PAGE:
Your word. Your bond. Your reputation. In itself, integrity is an intangible thing. It is impossible to hold out an arm and say, “Touch my integrity”, and yet we feel it and experience integrity just as much as a part of our being. Integrity is one of those abstract concepts that we use to define our sense of self and our sense of right and wrong. Integrity is not something that anyone can take from us, yet many times we are free to compromise our integrity or give it away. Then we have to wonder, does integrity matter? I submit that the short answer is – yes. The long answer explains why.
As I stated, our integrity gives us a sense of self, along with our sense of duty and sense of pride. Even the poorest person can maintain his or her integrity and keep that part of their esteem whole. The reason is because it is an emotion, the difference is integrity is one people can control purely for his or her own sake. There are many other emotions that make us who we are, but integrity is one that we keep for ourselves. By holding fast to those promises and values that we believe in, we are able to maintain our dignity, even in tough spots.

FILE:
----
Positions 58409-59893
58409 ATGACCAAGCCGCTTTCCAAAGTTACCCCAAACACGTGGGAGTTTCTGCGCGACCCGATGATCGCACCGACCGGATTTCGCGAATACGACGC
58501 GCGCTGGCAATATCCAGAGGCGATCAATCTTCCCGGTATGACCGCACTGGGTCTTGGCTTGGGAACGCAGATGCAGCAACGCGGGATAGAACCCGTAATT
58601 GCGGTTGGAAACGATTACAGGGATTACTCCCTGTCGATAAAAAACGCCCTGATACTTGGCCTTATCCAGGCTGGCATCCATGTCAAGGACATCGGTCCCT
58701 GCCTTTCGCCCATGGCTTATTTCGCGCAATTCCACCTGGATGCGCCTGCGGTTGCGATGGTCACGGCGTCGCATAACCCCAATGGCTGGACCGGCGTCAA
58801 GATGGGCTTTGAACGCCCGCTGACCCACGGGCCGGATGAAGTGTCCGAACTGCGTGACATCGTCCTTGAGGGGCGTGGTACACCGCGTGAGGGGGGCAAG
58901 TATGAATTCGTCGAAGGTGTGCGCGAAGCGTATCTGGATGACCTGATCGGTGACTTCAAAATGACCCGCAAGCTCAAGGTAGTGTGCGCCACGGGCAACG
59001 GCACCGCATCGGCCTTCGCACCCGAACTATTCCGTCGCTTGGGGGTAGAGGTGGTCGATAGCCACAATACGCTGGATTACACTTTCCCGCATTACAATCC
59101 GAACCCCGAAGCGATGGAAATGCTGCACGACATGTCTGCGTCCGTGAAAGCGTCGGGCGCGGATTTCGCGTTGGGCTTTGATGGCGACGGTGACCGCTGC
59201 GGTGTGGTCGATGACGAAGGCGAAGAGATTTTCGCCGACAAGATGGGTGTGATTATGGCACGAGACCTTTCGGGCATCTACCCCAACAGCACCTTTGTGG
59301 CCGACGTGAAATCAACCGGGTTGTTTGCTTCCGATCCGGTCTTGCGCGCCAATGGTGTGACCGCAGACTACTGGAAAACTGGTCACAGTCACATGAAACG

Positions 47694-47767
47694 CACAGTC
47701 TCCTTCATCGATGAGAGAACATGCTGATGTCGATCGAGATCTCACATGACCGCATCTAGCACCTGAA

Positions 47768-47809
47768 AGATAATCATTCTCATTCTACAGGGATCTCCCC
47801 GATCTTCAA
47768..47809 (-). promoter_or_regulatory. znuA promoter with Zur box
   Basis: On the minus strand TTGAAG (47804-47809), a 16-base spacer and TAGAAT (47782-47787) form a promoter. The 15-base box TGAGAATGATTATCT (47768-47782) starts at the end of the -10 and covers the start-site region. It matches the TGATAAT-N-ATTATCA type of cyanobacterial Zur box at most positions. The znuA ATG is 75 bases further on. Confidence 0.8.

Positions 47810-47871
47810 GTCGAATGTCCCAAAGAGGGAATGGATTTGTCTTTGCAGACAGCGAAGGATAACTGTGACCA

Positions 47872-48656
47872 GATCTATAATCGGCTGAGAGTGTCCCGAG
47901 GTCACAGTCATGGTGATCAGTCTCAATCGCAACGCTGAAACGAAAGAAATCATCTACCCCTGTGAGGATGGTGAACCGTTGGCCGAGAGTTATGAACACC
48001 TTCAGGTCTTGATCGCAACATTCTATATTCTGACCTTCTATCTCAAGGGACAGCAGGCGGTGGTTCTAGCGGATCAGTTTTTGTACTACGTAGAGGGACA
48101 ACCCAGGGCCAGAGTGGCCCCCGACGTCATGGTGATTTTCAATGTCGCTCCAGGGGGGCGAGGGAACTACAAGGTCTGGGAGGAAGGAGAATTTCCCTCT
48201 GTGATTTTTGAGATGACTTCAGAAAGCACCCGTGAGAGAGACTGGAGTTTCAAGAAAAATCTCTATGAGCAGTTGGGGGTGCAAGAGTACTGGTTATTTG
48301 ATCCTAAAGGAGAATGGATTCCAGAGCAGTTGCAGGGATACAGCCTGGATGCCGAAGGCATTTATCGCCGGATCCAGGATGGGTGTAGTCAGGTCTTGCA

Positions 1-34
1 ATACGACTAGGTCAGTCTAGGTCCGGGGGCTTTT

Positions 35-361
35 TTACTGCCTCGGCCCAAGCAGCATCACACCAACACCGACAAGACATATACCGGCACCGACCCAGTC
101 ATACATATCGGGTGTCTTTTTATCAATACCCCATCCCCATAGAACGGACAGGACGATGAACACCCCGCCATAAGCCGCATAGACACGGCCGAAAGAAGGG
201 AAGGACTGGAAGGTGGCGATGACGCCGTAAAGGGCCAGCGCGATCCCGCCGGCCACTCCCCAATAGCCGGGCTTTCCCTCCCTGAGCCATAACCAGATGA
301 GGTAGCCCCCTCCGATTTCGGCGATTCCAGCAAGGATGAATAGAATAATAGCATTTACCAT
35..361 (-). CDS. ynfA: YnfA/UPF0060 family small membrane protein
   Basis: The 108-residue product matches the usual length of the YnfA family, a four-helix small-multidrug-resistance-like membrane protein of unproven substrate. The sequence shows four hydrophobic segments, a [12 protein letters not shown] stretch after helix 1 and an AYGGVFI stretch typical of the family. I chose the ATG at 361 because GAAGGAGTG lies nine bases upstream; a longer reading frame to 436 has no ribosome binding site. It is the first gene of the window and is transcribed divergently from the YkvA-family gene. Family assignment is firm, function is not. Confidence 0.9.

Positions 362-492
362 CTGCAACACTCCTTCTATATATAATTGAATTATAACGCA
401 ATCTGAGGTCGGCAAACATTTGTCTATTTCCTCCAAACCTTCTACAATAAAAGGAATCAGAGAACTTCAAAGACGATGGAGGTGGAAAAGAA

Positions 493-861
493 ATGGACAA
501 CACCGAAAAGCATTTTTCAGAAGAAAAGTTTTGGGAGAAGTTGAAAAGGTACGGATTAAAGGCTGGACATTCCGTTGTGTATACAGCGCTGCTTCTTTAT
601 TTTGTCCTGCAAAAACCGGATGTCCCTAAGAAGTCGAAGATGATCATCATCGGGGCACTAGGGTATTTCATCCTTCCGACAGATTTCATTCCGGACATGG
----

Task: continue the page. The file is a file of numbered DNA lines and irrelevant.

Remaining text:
When we do not value our integrity and are willing to compromise ourselves, the impact can be two-fold – how we feel about ourselves and how others view us. Many lessons can be gained from how we behave and the choices we make when no one else is watching. When we are ready and willing to cheat or to debase ourselves in private, I believe it is no better than doing so in public. Just because there were no witnesses doesn’t mean we didn’t allow ourselves to give in to temptation – whatever that temptation may be. When someone does find out about our transgressions, the impact can be swift and severe depending on the situation. In all cases, if people go back on their word or is ready to back down from their convictions, it sows the seeds of doubt in others. There will always be a question of trustworthiness from that point on which may never be fully forgotten.